Although it’s intuitively obvious to me, I suspect that most people don’t yet appreciate how easily, and powerfully, tagging systems can work as databases for personal (yet shareable) information management.

Del.icio.us isn’t simply backed by a database, it can function as a database.

I think most people still don’t appreciate that possibility. In the elmcity context I’m hoping to show how it applies not only to personal but also to collective information management.

(This series: elmcity tagging principles.)

6 Comments

  1. I could not agree more Jon, about the value and lack of awareness of a multi-leveled tag structure. And I still am holding out some hope for delicious.

    The other thing is that it provides this both in web view and rss. I have tried a similar tagging strategy for my photos in flickr, but I cannot join tags, I can do a url for “dog”
    http://www.flickr.com/photos/tags/dog

    and

    “dalmatian”

    http://www.flickr.com/photos/tags/dalmatian

    but not both.

    And while I can combine them in search, the results do not provide me an RSS feed.

    And then I ended up wrestling with Pipes, and that leaves me wondering if Yahoo will flush that useful tool as well.

    Tag thinking is still an arcane art.

  2. The other thing is that it provides this both in web view and rss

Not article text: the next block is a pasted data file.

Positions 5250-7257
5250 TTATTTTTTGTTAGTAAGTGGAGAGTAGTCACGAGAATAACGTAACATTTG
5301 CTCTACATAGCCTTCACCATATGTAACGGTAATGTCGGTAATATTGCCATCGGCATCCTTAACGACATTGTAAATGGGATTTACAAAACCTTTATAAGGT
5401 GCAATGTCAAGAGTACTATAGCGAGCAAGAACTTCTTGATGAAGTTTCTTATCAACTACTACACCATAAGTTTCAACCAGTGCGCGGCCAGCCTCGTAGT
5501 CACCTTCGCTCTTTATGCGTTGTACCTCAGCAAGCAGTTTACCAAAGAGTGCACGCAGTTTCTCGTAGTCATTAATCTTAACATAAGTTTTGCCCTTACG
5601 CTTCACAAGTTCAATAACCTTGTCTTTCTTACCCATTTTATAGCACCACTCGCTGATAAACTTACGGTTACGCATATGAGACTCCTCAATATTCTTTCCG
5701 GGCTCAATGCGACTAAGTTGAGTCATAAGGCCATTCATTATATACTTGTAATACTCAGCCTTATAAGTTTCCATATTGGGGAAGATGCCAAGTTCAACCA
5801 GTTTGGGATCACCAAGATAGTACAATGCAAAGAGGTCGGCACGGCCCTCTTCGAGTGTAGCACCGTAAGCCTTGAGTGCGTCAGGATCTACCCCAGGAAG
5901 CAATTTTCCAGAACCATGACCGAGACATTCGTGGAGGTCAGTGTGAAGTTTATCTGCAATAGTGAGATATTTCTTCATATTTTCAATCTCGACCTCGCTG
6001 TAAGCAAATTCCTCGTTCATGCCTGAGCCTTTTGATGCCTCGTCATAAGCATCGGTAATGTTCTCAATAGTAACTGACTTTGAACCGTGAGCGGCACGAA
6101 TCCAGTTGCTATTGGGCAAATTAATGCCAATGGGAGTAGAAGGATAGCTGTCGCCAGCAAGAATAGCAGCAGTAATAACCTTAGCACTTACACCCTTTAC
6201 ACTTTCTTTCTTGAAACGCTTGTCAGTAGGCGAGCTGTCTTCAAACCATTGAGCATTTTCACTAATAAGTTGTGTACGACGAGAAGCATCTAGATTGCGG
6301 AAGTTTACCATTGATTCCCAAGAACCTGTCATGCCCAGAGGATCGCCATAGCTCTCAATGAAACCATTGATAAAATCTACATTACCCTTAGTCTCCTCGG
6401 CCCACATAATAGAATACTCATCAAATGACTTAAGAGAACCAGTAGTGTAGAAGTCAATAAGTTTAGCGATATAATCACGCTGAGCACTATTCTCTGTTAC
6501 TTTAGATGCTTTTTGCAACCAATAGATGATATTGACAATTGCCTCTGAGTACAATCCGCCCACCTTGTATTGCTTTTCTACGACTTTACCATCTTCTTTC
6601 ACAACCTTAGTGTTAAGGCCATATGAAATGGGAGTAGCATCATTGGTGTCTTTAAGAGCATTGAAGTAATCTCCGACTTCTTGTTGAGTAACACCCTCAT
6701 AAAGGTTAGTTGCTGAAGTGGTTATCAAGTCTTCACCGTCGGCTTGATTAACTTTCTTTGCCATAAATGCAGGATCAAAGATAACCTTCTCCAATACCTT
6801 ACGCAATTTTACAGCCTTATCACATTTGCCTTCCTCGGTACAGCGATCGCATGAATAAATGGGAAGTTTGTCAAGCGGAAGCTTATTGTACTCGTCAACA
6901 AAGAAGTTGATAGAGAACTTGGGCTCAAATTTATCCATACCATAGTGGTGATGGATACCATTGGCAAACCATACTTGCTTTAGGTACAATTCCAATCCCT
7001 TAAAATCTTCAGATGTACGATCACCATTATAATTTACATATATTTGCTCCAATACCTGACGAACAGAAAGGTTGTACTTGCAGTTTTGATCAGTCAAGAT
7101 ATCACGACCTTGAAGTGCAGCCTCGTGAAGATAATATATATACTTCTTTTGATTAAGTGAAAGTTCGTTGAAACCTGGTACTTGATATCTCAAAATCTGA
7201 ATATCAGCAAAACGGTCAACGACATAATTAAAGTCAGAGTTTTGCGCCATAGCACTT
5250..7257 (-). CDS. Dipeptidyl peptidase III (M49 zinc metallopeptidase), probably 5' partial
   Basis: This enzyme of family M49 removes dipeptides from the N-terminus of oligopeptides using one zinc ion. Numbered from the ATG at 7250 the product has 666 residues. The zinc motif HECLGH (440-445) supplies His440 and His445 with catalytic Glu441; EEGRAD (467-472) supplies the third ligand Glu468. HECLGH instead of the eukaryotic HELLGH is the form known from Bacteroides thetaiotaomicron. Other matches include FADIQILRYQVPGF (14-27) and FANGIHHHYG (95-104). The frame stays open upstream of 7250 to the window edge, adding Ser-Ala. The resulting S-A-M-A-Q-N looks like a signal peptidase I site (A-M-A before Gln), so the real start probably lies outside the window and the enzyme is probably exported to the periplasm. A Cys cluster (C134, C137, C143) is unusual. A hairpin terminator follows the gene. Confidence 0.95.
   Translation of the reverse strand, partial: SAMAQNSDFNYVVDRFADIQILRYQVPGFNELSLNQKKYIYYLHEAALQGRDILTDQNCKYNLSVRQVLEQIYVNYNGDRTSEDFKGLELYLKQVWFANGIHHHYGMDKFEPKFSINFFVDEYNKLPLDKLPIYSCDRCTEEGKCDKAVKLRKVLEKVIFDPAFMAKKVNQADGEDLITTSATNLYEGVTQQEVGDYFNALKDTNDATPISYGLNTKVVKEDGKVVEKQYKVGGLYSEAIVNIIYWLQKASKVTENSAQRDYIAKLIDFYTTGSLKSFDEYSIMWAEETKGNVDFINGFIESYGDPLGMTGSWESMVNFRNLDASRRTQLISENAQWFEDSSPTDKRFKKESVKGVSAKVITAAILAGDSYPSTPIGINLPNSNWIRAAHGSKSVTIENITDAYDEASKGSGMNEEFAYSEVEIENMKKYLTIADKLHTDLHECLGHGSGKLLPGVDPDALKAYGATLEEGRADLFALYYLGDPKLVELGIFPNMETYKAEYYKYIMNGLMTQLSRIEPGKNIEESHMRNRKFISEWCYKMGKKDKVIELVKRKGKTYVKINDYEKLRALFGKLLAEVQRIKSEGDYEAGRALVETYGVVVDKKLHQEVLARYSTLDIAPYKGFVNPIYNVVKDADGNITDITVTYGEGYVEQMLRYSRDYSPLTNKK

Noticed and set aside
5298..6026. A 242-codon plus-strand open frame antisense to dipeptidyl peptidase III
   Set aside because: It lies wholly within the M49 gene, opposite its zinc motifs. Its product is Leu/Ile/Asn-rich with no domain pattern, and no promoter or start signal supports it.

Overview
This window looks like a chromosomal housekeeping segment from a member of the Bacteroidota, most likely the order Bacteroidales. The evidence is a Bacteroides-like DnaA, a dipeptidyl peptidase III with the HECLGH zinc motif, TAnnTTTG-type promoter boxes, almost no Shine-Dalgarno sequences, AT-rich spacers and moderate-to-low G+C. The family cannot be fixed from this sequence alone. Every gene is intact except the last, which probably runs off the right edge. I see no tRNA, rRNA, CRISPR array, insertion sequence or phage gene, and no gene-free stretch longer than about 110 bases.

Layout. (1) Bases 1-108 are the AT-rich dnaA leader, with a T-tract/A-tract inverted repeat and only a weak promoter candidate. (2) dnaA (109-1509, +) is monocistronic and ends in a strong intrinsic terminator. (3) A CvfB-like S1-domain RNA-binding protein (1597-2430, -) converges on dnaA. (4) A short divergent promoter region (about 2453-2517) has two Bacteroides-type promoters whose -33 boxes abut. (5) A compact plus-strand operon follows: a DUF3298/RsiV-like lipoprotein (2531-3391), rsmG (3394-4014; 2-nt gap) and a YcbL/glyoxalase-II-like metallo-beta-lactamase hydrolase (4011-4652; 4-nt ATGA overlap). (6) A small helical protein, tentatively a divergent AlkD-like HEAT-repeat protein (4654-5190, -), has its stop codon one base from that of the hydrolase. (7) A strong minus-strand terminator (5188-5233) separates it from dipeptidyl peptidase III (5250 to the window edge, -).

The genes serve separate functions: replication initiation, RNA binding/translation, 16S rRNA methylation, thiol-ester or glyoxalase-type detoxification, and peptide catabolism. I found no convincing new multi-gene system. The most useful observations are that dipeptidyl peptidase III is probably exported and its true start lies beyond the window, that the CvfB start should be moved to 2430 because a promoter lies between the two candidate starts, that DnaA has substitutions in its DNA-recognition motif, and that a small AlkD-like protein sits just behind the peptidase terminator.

Yes, that’s another idea I picked up from Delicious. In http://elmcity.cloudapp.net/seattleopencalendar/html?view=seattleu,sports you can replace /html with /xml, /json, /rss, or /ics.

    One particularly good use of the /rss flavor is shown on my blog’s homepage. If you scroll down to the bottom right you’ll see a widget called Upcoming music in the Monadnock region of New Hampshire. It’s the RSS view of music events in the MonadnockNH regional hub. I run my blog on wordpress.com partly to embrace its constraints and understand how things can work from the POV of somebody who can’t, or doesn’t want to, deploy their own wordpress instance. Those constraints forbid IFRAME or JSONP strategies, but you can make an RSS widget.

    A nice example of the /ics flavor is seen at http://elmcity.cloudapp.net/services/MonadnockArtsAlive/html. If you check its list of feeds (http://elmcity.cloudapp.net/services/MonadnockArtsAlive/stats) you’ll see that one is http://elmcity.cloudapp.net/elmcity/ics?view=music. In other words, the MonadnockArtsAlive hub, which is a compendium of arts and culture calendars in our region, is reusing the aggregated music feed I’m producing at http://elmcity.cloudapp.net/services/MonadnockNH/html?view=music (and echoing on my blog via its RSS flavor).

    This idea of composing hubs from sets of inbound feeds, some of which can be the output of other hubs, is a topic for a future installment.

    1. Thanks for posting this Jon. Feeding a sub-hub from tagged content of a main hub helps clarify some of the principles you have discussed around tagging and categorization. I can see how this could be expanded to create some neat niche/specialty hubs. I may send some further questions on this concept your way soon.